"I hold out to them the good example of the University of Chicago, and I hope to make it 'work' in course of time," confided Christine Ladd-Franklin, noted color theorist and logician, to a sympathetic male colleague in 1914.
This essay explores how Christine Ladd-Franklin (1847-1930) conceptualized the capabilities and contributions of educated women and the meaning she attached to the life of the mind.
In focusing on Christine Ladd-Franklin, this essay seeks to open a window to the social world that Ladd-Franklin and other kindred women were compelled to negotiate in the late nineteenth and early twentieth centuries.
These notable achievements solidified Ladd-Franklin's international reputation during her life time, and in our day have interested feminist historians of science.
The marriage between Christine Ladd-Franklin (she used a hyphenated surname) and Fabian Franklin was a marriage of equals, anchored in their shared commitments to intellectual life and career, family, civic reform, and social concerns.
These early years as a faculty wife at JHU found Ladd-Franklin forging a career that combined childrearing (her daughter Margaret was born in 1883), unsalaried lecturing, reform activity in Baltimore, and contributions to the Nation on scientific news and a host of topics relating to women: including, for instance, ethnological perspectives on female subordination, the social contributions of working-girls clubs in America, the exclusion of women from intellectual and public life in Germany, and reviews of recently published biographies of talented and unconventional women--such as author Louisa May Alcott, astronomer Maria Mitchell, and physician Elizabeth Blackwell.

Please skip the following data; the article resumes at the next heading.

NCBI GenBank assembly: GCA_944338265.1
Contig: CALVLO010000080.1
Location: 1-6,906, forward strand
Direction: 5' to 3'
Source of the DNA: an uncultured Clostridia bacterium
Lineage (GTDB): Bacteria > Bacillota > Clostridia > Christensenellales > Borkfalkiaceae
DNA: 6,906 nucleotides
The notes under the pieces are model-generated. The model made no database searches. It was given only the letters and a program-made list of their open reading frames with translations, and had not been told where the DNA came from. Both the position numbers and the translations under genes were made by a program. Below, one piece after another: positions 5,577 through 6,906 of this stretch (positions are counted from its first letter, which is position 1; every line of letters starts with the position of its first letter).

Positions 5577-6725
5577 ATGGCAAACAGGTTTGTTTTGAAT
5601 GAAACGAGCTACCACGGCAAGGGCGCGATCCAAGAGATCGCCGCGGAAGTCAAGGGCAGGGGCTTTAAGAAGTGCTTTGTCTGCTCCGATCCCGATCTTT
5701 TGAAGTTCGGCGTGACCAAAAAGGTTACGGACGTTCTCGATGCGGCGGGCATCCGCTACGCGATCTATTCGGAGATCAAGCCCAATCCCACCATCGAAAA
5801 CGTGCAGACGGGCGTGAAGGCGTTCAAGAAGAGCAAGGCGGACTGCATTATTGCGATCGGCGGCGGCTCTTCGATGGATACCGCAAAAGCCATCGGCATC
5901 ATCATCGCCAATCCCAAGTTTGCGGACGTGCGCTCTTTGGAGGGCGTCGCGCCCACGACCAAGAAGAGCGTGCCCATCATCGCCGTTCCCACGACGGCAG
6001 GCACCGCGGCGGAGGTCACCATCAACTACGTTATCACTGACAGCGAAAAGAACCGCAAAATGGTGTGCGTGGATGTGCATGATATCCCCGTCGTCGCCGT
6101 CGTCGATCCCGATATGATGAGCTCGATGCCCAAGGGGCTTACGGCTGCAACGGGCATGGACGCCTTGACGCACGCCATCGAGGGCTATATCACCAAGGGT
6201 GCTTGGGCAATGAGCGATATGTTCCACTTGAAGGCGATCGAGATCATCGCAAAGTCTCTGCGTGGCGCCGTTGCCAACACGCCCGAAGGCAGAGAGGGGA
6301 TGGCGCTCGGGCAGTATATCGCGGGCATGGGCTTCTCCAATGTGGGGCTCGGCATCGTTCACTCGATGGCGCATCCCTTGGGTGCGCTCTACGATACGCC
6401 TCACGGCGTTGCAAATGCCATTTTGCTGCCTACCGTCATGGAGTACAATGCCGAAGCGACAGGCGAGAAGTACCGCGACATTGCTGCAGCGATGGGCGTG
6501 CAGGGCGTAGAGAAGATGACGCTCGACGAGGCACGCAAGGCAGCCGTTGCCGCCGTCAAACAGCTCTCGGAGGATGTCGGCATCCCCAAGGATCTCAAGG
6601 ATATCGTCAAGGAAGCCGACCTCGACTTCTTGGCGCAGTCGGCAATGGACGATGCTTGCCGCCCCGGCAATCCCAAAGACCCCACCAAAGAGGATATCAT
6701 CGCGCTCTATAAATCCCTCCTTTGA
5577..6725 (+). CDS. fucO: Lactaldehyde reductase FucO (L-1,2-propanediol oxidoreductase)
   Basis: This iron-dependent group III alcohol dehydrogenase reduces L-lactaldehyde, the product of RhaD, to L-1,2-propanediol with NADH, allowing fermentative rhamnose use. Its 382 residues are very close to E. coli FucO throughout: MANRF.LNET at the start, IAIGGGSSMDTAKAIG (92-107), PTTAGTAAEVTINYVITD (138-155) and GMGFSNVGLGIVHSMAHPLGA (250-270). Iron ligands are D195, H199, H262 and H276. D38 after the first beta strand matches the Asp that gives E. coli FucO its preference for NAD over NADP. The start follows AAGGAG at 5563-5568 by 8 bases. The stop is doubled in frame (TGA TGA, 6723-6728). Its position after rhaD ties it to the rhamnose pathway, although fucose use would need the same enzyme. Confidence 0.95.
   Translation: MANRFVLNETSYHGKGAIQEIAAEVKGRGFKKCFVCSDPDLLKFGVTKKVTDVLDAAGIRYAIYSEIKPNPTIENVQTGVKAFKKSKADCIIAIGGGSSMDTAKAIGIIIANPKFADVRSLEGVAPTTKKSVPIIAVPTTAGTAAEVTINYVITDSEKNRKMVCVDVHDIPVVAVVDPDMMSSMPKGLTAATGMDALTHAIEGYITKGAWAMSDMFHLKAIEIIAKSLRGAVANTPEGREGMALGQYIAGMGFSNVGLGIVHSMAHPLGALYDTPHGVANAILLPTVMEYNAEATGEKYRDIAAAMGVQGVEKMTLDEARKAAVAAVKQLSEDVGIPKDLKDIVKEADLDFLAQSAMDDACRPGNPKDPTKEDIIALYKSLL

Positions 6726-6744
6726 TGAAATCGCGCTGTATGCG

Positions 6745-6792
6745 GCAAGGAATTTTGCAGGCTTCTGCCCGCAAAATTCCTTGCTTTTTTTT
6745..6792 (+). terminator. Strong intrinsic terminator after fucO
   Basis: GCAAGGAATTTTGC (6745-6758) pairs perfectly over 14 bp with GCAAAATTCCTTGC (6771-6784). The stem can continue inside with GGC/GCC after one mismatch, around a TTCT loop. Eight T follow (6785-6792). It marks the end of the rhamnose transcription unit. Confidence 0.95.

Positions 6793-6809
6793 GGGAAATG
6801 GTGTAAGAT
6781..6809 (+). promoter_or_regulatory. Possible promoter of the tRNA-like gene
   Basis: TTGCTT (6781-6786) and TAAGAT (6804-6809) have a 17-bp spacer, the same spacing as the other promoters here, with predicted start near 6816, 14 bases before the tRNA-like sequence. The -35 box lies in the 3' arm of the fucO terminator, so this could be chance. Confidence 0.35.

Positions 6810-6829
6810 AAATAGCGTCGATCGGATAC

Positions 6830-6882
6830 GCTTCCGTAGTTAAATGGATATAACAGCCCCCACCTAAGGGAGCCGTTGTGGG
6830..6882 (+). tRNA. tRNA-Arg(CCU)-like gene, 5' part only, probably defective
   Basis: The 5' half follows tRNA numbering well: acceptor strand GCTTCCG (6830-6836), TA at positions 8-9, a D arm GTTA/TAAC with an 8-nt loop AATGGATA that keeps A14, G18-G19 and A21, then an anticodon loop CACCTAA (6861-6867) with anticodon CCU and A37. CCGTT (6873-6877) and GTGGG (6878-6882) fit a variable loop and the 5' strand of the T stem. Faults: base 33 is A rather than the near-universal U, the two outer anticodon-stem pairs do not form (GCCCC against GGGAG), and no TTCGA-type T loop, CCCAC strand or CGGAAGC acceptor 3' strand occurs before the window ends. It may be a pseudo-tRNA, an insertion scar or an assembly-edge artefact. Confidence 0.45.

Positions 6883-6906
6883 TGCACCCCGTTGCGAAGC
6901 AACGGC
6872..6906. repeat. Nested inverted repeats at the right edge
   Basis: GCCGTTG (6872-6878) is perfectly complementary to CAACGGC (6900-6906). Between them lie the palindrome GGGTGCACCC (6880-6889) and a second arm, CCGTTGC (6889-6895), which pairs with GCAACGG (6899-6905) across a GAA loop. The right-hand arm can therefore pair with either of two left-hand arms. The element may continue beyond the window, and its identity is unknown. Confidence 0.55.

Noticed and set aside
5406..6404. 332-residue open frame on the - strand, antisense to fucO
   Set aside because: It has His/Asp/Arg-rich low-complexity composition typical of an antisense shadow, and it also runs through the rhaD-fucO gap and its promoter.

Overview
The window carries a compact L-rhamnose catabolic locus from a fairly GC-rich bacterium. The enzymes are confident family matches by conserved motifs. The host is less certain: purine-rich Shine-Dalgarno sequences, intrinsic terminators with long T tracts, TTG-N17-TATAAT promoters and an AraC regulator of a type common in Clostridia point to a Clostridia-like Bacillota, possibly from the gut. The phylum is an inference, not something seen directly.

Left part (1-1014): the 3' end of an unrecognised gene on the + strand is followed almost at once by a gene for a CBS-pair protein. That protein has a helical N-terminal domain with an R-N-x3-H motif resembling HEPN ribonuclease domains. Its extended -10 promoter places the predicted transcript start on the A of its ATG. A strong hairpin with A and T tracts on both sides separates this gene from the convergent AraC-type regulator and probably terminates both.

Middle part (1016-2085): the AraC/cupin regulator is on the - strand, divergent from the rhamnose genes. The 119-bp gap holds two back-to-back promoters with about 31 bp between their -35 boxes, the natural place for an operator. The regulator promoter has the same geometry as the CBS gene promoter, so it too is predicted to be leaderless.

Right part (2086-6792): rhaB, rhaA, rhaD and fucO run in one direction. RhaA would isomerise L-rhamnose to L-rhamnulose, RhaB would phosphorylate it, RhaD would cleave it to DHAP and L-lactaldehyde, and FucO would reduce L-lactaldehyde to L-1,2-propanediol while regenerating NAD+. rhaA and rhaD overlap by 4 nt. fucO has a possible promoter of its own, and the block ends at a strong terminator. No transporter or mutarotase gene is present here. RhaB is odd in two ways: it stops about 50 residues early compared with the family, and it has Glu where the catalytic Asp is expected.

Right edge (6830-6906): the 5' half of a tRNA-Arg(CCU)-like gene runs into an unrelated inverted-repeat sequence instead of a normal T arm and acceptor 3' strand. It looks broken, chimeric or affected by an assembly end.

Given her wide range of talents and interests perhaps no other US academic institution could have offered Ladd-Franklin so stimulating an intellectual environment.
Ladd-Franklin Advocates for Women's University Education
In addition to her growing preeminence as a scientist, Ladd-Franklin also had emerged during the JHU stage of her career as a stateswoman who had a keen grasp of trends in higher education and of the intellectual and financial resources needed to cultivate female talent.
If, in Ladd-Franklin's view, college was in fact an inherent part of a young woman's road to emotional maturity and intellectual independence, she also realized that the academic enterprise and the pathway to intellectual and social leadership had changed fundamentally during the span of her own career.